Thursday, July 20, 2017

FESTIVAL ON THE SQUARE - MARKETING - AND WAYS TO GET THE WORD OUT

A couple of weeks ago the Clay County Arts andHistorical Council held the annual Festival on the Square. In the center of our little town is a large beautiful brick courthouse built over 100 years ago.

On the grounds of the court house which is no longer used as a courthouse, vendors set up every year, on the weekend following July 4th, and thousands of people pour into town and onto the grounds. Fine crafts and handmade art of all kinds are sold in the small tents on the 10 x 10 spaces allowed. For many years there were no literary arts booths, but a few years ago the NC Writers’ Network West, our mountain program for writers, was allowed to be the only book sellers on the square for the festival.

This year Deanna Klingel, author from Sapphire NC, took the responsibility of putting up the canopy with forty pound weights on each pole so it would not blow away if we had a wind storm. Deanna is a writer of children’s books and she makes many kids happy when she calls them over to look at the books on the table in front of her. I think there is a bit of jealousy from other writers who don’t have her knack for selling books, but I admire a good marketer. After all, if you can’t sell your books in today’s market, you might not be in the writing business. 


Carolyn Frazier and Bob Grove in front with Deanna in pink strip and me with blue around my neck.
Deanna made table covers with skirts that looked professional and gave our booth some extra pizzazz that brought in passersby. She and her husband, Dave, brought tables and chairs for the booth and she brought copies of all her books. 

I sat in the booth to give out info on NCWN West and Writers Circle on Sunday afternoon. It was hotter than I can remember and I have to accept that I can’t do that anymore. I was no help in taking down the booth because simply taking my own things and my chair back to my car did me in. I was in terrible pain by the time I arrived home, and I suffered for three days afterward with my back.

This might have been our last booth at the festival on the square. We don’t have enough interest from members to make it worth the labor involved. None of us are young and energetic and the heat saps our energy. This would be a great experience for younger people, maybe a few men who don’t mind setting up and taking down the tent and loading everything in the cars. Outgoing writers who engage with the public could sell books and find new readers, but shy or introverted writers find this experience unpleasant.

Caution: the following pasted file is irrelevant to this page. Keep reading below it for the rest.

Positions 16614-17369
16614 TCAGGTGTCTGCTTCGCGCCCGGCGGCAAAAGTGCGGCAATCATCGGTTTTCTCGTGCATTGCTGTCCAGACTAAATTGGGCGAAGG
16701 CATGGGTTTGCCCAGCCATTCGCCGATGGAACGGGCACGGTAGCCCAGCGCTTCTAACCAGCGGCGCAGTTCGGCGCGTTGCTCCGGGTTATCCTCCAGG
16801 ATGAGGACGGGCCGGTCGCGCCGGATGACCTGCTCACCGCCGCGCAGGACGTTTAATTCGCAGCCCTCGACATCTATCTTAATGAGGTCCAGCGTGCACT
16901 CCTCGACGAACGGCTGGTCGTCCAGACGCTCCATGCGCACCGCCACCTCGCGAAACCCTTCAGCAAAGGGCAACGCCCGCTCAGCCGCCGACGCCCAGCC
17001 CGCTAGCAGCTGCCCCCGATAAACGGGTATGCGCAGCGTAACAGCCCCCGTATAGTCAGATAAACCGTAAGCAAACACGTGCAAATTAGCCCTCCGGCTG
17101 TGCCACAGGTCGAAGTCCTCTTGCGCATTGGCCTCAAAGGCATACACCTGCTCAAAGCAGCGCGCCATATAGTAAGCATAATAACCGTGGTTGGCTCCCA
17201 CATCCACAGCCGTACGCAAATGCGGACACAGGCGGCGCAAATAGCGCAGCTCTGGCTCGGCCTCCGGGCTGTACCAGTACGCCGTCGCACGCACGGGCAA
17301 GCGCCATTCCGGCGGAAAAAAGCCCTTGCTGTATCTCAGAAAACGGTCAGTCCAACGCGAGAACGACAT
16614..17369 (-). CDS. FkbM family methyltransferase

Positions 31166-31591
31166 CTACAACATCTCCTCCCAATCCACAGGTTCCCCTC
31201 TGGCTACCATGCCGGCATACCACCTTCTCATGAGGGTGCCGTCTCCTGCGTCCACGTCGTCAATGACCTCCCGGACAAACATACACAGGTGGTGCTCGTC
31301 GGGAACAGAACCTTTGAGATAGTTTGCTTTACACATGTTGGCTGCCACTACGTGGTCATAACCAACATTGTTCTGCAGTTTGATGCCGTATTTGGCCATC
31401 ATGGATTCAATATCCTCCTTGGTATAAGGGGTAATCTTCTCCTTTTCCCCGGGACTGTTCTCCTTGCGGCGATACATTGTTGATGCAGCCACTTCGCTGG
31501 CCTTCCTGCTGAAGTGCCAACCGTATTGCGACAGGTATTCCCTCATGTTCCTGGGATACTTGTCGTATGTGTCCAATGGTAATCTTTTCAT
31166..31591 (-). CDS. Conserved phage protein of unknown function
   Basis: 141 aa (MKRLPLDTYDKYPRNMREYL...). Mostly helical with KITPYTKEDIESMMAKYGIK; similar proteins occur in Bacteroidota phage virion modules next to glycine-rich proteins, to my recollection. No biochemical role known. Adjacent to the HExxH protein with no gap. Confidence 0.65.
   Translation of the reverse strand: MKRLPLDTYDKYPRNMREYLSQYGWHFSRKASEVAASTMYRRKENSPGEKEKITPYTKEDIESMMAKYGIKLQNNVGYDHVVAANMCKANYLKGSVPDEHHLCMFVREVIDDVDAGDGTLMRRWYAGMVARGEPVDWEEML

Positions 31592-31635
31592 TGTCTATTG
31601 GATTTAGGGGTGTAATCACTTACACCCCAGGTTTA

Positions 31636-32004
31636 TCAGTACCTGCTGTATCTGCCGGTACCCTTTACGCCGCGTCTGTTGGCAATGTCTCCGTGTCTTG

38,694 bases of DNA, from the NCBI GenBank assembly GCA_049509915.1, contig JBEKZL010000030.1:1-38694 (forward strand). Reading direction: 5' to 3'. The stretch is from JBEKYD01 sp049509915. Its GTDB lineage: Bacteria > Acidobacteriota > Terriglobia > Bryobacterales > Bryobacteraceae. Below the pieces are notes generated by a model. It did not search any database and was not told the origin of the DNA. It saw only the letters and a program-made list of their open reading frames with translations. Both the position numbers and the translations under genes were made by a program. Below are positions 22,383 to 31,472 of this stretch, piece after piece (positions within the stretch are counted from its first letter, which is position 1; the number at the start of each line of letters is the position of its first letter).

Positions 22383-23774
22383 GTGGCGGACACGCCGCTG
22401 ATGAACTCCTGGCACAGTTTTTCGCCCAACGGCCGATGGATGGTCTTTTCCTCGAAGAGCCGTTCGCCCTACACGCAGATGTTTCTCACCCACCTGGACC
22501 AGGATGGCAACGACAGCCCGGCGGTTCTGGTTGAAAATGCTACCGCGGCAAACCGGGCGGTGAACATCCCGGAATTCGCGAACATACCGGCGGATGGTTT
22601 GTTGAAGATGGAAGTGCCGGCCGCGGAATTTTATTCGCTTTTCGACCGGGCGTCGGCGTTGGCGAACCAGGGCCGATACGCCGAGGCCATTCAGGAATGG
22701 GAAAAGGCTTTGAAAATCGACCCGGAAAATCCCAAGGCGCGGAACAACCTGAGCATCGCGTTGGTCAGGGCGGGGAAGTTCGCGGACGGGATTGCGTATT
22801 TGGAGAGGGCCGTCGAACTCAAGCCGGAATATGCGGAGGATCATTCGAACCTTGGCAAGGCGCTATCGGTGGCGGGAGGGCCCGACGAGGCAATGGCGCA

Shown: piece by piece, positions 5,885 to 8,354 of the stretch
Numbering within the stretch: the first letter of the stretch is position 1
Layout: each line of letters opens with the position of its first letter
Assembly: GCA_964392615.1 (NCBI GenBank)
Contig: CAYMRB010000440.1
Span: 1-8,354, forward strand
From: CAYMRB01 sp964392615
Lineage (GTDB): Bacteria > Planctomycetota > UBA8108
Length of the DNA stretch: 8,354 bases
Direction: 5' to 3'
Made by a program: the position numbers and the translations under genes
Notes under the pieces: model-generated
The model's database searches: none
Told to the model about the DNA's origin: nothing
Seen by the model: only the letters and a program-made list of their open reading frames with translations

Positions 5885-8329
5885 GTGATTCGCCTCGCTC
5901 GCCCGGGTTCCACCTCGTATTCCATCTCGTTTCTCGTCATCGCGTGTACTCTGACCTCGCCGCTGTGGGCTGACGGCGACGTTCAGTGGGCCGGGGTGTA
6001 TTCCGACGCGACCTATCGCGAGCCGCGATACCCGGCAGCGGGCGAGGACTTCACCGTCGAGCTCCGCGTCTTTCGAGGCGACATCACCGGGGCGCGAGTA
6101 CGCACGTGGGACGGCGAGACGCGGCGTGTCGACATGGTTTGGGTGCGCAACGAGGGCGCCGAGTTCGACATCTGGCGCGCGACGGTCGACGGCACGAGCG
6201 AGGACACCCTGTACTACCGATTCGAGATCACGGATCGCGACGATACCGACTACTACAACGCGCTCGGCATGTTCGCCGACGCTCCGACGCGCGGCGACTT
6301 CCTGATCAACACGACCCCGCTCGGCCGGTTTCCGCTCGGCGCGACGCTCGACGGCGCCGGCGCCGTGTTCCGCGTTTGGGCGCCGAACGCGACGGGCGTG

My purpose for the booth at the festival is to make the public aware of our writing community in this region. We always find interested people who give us their contact information so I can put them on our email list. We send out newsletters and event announcements and those on the email list receive them. In time, many of them join us.

Perhaps because I lived with a salesman for 45 years and had a brother who was the best salesman ever, I have a good understanding of marketing. I understand that no one just comes to your door and asks for your books. If the public doesn’t know what you have that they want, how can they order your book online? Your family and friends will probably buy your book, but then the sales stop.

One of the authors in the booth was Bob Brooks fromBrevard. He said that any chance to connect with the public, even if a book is not sold at the time, helps the author down the road. Sometimes the success of marketing is not seen at the time, but comes later when a reader who has taken your card at the festival orders your book online.

Deanna says she always sees a rise in online sales a few days after her appearance at a public event.  Too bad most writers close their eyes to the need for successful marketing.

Some writers don’t want to market their books and don’t care if they sell a single copy. That is fine. But their publishers usually want them to sell books. After all, the publisher needs to make money in order to stay in business.
Marketing is the part of the writing business that most authors dislike, but if they plan to stay in the writing business, they should learn how to market their work.

Tara Lynne Groth will teach a class at Writers Circle on August 5, 1 - 4 p.m. on using a newsletter to reach your readers, your audience. This way writers can sit at home and promote their books. Readers don't buy books because they want to do something nice for an author they don't know. They buy books because the author has something to offer them. They buy books because they see the book or the author or hear from the author who wants to share something with them -- her book. 



3 comments:

Elephant's Child said...

I am sorry to hear that the heat and your back did you in. And sympathise. I turn into a troll in summer and do my best to only come out at night (or very, very early). Self preservation (and protection of others). Heat turns me into a sad, sore, soggy and grumpy mess.
And yes, marketing is like so many things, the effort put in often pays delayed dividends. No effort? No dividend.

Glenda Council Beall said...

Thanks, EC. The heat this summer has been awful and has kept me a prisoner in my own home. I don't know how anyone lives through it without AC. I think my autoimmune illnesses make it worse. Two friends with MS say the heat is very hard on them, just as it is with you.
But aren't you having winter downunder?

Elephant's Child said...

I am indeed in winter. Revelling in it - and dreading the warmer months (the sweaty season) ahead.